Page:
Well it wouldn't be the first time insurers knew what they were talking about.


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    Default Re: horizontal "mast"

    The round base theory is in the Carson-Dunlop training manual, probably where the myth started. Somebody should edit that part.

    There is no way the PoCo here (BC Hydro) would hook up service to that Mickey Mouse service mast.
    Too easy to clamp jumper cables on it and conceal the theft with some ivy.

    John Kogel, RHI, BC HI Lic #47455
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    Default Re: horizontal "mast"

    There is no "mast" pictured.
    A Service head or gooseneck must be higher than a service drop-to-service entrance conductor(s) splice(s). That location is in the background right corner of the home, not what you hve pictured above the meter.


    See NEC Art. 100 definitions beginning with "service" throught and including "service point"; see especially "Service-Entrance Conductors, Overhead System"; Review also Art. 100 definition for "raceway"; See further, NEC Art. 230 "Services", Parts I (General), II (Overhead Service-Drop Conductors), and IV (Service-Entrance Conductors); which address the requirements.

    There is no such thing as a "service extension cord". The "service drop" is presently terminated at the far right corner of the building in the background.

    The service entrance conductors begin at that service drop termination/splice to the service entrance conductors background right.

    The interupted/open spliced, uninsulated, unprotected from weather, un-offset, and failing to properly provide for drainage or entrance of water, 'arrangement' for the service entrance conductors, service raceway, open, unprotected, accessible (expected to be accessed, as lower open gutters requiring service - as well as gutters above) splice (proximity to lower roof, gutter, overhang, upper roof overhang, interupted service raceway system, unprotected, non-offset system, etc. is not compliant, and is defective.

    Clearances horizontal & vertical for open, uninsulated, unprotected, service conductors, in re roof, height, and the lower roof in the foreground neither meet the prescriptions nor the exception proscriptions.

    Neither 230.41 nor 230.43 "...shall be installed in accordance with the applicable requirements of this Code covering the type of wiring method used and shall be limited to the following methods"; nor 230.46 "..shall be permitted to be spliced or tapped in accordance with 110.14, 300.6, 300.12, 300.13, and 300.15"; nor 230.50(B); nor 230.51; nor 230.53 Racewys to Drain; nor 230.54; especially not 230.54(G); nor 314.15.

    Prescribed conductor length ends at terminations in enclosures, bending radius for same debunks the theory that the meter box would be satisfactory for larger conductors for higher rated amperage service.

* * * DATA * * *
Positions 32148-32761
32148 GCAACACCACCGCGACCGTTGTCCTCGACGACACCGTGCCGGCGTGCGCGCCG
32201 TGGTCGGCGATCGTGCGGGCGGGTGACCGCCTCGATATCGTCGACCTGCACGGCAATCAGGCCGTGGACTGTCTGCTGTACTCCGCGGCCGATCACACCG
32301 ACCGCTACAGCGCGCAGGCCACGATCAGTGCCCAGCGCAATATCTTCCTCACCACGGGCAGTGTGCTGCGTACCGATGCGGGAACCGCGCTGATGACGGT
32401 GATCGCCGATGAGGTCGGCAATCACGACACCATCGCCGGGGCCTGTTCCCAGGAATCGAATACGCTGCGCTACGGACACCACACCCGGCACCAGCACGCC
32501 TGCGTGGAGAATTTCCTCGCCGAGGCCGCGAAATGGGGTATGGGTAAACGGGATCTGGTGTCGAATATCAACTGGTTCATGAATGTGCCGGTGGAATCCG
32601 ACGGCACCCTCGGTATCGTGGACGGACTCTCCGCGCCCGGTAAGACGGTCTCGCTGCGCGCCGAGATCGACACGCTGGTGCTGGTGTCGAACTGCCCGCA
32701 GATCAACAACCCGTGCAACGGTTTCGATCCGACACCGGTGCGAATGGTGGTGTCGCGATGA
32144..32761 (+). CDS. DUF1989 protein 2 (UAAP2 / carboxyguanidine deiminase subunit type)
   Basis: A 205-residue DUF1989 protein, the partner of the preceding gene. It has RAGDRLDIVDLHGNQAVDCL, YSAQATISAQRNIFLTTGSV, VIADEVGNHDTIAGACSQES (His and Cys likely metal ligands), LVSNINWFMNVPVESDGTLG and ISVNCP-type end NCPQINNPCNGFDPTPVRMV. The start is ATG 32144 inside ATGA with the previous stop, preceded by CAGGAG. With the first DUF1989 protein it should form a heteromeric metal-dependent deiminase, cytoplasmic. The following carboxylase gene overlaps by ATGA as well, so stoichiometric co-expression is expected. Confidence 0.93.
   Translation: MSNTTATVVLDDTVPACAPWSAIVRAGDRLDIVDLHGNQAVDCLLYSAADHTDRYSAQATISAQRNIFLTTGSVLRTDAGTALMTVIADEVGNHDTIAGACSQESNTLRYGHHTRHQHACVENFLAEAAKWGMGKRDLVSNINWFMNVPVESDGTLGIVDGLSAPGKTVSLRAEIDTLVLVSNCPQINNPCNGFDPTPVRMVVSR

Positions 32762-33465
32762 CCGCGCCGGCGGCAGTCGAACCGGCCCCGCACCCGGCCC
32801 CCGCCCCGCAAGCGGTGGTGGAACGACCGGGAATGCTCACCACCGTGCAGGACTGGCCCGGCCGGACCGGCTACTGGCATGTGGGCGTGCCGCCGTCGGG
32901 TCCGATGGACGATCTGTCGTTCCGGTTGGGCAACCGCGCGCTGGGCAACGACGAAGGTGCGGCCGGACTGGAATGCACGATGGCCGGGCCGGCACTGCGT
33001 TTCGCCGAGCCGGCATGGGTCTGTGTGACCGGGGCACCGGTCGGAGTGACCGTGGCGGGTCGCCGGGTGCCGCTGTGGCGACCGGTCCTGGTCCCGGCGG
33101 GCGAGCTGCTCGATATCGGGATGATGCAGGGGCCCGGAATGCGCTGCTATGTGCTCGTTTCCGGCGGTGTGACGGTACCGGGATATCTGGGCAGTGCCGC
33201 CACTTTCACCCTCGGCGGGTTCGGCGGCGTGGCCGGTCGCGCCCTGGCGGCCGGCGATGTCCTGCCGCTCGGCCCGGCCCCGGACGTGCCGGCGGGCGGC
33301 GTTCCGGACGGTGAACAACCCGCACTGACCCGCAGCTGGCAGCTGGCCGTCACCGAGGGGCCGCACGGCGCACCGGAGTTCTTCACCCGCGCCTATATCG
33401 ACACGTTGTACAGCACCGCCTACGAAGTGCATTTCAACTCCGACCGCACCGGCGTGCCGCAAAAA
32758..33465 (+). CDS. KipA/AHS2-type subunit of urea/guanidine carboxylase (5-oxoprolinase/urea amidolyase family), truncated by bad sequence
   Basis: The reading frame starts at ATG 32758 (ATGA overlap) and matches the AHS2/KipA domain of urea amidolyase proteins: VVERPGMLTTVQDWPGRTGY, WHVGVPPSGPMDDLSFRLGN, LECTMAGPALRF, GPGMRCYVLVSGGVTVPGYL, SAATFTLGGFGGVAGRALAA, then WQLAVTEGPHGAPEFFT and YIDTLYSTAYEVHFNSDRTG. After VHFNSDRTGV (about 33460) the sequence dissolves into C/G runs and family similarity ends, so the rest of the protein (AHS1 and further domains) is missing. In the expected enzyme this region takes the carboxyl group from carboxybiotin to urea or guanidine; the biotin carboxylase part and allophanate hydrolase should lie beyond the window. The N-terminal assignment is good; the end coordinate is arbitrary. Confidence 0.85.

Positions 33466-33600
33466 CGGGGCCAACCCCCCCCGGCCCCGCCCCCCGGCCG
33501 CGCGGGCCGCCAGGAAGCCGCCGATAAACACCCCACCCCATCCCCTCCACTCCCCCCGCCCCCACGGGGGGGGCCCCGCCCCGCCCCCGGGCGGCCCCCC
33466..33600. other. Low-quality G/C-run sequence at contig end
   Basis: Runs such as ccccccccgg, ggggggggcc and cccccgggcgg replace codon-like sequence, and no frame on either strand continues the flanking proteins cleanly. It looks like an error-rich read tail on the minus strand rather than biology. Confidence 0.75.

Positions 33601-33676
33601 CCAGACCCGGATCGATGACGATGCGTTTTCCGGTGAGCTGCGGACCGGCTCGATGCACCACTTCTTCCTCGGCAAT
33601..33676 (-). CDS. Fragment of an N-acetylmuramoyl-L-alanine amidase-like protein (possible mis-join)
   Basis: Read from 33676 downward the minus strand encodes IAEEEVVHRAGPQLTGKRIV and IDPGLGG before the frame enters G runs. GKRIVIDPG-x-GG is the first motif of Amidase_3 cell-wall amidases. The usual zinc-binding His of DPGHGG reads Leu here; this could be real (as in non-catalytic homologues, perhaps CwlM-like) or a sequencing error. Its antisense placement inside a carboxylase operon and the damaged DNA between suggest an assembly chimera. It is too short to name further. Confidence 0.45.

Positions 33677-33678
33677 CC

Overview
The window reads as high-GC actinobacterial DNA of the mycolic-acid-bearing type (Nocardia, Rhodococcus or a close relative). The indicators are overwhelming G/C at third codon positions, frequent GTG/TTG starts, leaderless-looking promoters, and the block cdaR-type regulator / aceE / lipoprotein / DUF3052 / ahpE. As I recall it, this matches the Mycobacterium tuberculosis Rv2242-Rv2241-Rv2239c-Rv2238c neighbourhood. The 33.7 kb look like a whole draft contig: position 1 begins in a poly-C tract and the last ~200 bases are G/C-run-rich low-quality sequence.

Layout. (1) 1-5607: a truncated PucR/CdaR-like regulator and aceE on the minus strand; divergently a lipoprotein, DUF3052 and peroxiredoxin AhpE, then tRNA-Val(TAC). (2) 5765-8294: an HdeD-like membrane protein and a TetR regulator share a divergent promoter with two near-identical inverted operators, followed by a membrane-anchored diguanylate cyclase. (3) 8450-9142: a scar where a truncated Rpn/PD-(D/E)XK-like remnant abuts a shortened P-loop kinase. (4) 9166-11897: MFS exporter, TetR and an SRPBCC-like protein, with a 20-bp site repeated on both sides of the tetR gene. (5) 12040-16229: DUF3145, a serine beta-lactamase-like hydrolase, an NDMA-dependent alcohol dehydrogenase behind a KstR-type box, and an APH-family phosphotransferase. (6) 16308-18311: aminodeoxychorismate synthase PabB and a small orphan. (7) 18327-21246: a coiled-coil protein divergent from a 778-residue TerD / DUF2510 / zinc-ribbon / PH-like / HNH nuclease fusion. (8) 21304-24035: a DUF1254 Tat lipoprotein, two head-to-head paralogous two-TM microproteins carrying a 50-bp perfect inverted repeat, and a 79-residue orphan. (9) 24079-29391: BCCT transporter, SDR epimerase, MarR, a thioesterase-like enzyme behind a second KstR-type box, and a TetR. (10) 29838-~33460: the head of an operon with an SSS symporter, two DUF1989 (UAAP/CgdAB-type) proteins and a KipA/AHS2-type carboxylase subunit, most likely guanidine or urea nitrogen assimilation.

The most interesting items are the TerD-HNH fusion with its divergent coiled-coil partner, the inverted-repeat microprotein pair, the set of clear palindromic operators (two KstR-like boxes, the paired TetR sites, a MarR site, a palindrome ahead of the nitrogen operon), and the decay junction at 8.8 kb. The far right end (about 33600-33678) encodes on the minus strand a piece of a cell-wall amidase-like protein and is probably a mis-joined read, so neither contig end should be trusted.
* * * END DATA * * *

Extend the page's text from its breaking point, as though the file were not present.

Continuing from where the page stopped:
The service drop termination location is obviously not original, neither are the extension of the service-entrance conductors to that location.

    Suspect the Crimsom King Maple (tree) had something to do with the 'git-R-done' modifications to both the Service-entrance, service-raceway, and relocation of the service-drop termination(s), and that it was likely a temporary, emergency repair/restoration of service, that was intended to be remediated (permitted, inspected) and had since been forgotten and/or defaulted upon.

    Remember, you can freely access the 2008 NEC (or the 2011 NEC) in read-only-mode at NFPA.org.

    In the underwriting/property condition loss-control reporting world would be multiply noteworthy & usually require photos & diagrams, by "surveyor".

    Last edited by H.G. Watson, Sr.; 07-29-2012 at 12:30 PM.

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    Default Re: horizontal "mast"

    Quote Originally Posted by H.G. Watson, Sr. View Post
    The service entrance conductors begin at that service drop termination/splice to the service entrance conductors background right.
    Being as you are referring to, and addressing items according to, the definitions in Article 100: (bold and underlining are mine)
    - Service-Entrance Conductors, Overhead System. The service conductors between the terminals of the service equipment and a point usually outside the building, clear of building walls, where joined by tap or splice to the service drop.

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    Default Re: horizontal "mast"

    John said,
    There is no way the PoCo here (BC Hydro) would hook up service to that Mickey Mouse service mast.
    Too easy to clamp jumper cables on it and conceal the theft with some ivy.
    Not sure what you mean. Isn't that true in pretty much any case? What makes this different?

    Quote Originally Posted by Raymond Wand View Post